I love Russia. I speak the language (although it’s rusty now). I am an admirer of Russian literature - from Dostoyevsky’s ‘Crime and Punishment’ to Chekhov’s ‘Uncle Vanya’. I respect the Russian people too – for their almost superhuman fortitude in the Second World War, during episodes like Stalingrad and the siege of Leningrad, and for their excellent education system today. They are a proud, resourceful and courageous people.
But there’s something deeply rotten today about the Russian State. The recent attack on Sergei Skripal, which Theresa May has said it was “highly likely” Russia was responsible for, has not emerged from a clear blue sky. It is just the latest episode in a worrying escalation of rogue activity that stretches back more than a decade.
It includes invading the sovereign territory of neighbouring Ukraine in 2014, downing an airliner carrying over 100 innocent Dutch nationals (and then denying it), and poisoning Alexander Litvinenko on British soil.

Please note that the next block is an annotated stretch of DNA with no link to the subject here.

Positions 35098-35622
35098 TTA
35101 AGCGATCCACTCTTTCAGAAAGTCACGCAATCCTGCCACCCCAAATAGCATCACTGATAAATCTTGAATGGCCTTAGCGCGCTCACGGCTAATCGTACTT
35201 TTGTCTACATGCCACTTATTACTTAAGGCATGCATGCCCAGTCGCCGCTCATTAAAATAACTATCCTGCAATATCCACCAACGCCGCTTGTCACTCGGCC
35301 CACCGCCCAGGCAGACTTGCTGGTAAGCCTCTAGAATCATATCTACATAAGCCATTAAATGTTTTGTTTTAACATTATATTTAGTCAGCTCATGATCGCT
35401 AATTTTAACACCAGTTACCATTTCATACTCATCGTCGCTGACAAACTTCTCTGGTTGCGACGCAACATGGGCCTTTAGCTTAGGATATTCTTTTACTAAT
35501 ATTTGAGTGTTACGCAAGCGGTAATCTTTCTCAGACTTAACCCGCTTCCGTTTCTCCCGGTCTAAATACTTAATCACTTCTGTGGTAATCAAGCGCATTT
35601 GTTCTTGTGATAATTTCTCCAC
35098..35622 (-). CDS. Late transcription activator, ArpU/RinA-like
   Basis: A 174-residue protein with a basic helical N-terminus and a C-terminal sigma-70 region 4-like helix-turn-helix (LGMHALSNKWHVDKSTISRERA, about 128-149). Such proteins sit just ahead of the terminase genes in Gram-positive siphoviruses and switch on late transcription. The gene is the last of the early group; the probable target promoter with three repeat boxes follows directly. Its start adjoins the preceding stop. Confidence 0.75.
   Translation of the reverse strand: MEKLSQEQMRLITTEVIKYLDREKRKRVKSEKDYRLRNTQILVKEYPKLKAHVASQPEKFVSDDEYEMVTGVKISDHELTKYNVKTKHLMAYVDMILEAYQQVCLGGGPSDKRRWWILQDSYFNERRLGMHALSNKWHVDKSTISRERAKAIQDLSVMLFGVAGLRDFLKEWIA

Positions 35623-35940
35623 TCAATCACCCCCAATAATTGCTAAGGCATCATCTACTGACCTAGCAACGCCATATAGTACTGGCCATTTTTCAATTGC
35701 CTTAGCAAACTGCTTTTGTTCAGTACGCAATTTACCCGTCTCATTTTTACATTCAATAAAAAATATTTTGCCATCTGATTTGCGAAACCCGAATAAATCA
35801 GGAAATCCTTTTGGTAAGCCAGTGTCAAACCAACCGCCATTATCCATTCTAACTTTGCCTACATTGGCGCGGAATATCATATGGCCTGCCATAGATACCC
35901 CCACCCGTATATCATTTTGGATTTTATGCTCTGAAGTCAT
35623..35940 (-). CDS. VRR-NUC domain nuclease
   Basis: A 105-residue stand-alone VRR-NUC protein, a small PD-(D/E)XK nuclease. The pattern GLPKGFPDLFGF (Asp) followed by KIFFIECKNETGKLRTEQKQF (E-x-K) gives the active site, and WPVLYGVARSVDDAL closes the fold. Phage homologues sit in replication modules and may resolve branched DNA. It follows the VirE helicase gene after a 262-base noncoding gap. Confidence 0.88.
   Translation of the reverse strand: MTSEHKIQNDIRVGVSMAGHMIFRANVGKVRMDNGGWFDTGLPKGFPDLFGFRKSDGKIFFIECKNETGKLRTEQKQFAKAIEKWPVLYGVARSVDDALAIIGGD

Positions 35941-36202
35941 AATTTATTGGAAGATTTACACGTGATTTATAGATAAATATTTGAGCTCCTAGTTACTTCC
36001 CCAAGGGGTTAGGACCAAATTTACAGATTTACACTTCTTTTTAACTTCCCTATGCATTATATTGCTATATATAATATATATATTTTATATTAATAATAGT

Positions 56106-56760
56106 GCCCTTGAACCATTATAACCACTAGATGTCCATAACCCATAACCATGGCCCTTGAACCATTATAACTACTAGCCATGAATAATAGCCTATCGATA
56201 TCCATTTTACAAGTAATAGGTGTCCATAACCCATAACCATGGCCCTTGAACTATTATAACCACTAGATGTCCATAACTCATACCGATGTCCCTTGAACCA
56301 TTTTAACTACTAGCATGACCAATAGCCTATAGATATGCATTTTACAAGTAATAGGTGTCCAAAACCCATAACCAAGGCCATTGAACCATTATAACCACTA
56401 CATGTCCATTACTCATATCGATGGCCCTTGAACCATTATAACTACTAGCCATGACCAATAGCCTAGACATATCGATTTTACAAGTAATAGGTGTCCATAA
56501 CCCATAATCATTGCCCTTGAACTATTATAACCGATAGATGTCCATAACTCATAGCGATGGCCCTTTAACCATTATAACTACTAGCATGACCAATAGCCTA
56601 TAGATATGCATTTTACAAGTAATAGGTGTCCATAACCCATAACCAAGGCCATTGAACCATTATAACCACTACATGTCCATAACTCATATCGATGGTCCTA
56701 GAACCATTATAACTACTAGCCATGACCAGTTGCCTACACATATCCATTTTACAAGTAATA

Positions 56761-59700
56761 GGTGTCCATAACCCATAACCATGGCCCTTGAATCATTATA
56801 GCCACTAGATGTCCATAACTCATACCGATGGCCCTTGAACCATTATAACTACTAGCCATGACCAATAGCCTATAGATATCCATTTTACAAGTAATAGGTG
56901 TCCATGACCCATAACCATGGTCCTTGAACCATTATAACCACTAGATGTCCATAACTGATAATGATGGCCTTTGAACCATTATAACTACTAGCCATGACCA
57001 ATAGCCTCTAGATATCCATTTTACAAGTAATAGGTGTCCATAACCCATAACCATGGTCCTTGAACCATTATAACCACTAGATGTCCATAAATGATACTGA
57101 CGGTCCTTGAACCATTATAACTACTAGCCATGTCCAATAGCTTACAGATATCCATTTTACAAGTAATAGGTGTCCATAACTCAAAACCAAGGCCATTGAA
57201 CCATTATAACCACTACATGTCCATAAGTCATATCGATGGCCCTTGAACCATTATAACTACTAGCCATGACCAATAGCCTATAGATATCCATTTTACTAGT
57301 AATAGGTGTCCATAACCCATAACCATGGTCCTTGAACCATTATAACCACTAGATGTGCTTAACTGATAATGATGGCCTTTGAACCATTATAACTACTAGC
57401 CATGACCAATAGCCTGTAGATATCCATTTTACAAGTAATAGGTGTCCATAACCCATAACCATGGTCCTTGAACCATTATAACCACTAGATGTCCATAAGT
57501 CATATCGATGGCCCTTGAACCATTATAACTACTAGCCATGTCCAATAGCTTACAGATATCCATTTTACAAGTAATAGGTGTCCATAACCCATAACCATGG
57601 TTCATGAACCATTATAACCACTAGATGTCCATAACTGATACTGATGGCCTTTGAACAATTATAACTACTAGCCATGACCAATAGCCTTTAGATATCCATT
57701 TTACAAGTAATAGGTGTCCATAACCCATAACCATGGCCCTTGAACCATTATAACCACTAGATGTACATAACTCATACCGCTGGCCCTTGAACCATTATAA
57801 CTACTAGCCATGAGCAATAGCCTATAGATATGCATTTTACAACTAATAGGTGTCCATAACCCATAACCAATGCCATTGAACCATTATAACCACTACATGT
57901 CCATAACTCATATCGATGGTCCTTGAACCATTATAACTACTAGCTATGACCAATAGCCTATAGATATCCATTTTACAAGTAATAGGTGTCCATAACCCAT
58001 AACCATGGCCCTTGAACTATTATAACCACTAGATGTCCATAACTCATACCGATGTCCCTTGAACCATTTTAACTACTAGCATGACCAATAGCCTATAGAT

This latest attack is dreadful. It has exposed hundreds of members of the British public to serious risk. One of our police officers is seriously ill in hospital.
So what should the United Kingdom do? At the time of writing, the deadline imposed by London for Moscow to explain how military-grade nerve agents came to be on British soil has expired. Theresa May will address the House later.
Our response should be carefully calibrated of course. But it should be robust. We should not appease Russia. For all its geographical size, we must not forget that Russia’s economy is little more than half that of the UK. British economic levers are far more potent than some might realise. We should not hesitate to pull them hard if necessary.
At the very least I would expect us to expel a significant number of Russian diplomats. We expelled 90 diplomat spies in 1971 and it seriously degraded Soviet espionage capability. We should also consider sanctioning by name Russian officials and businesspeople who are close to Putin. And whilst a cyber response should be weighed with extreme caution, the message needs to go out that chemical attacks on British soil will be met with condign punishment.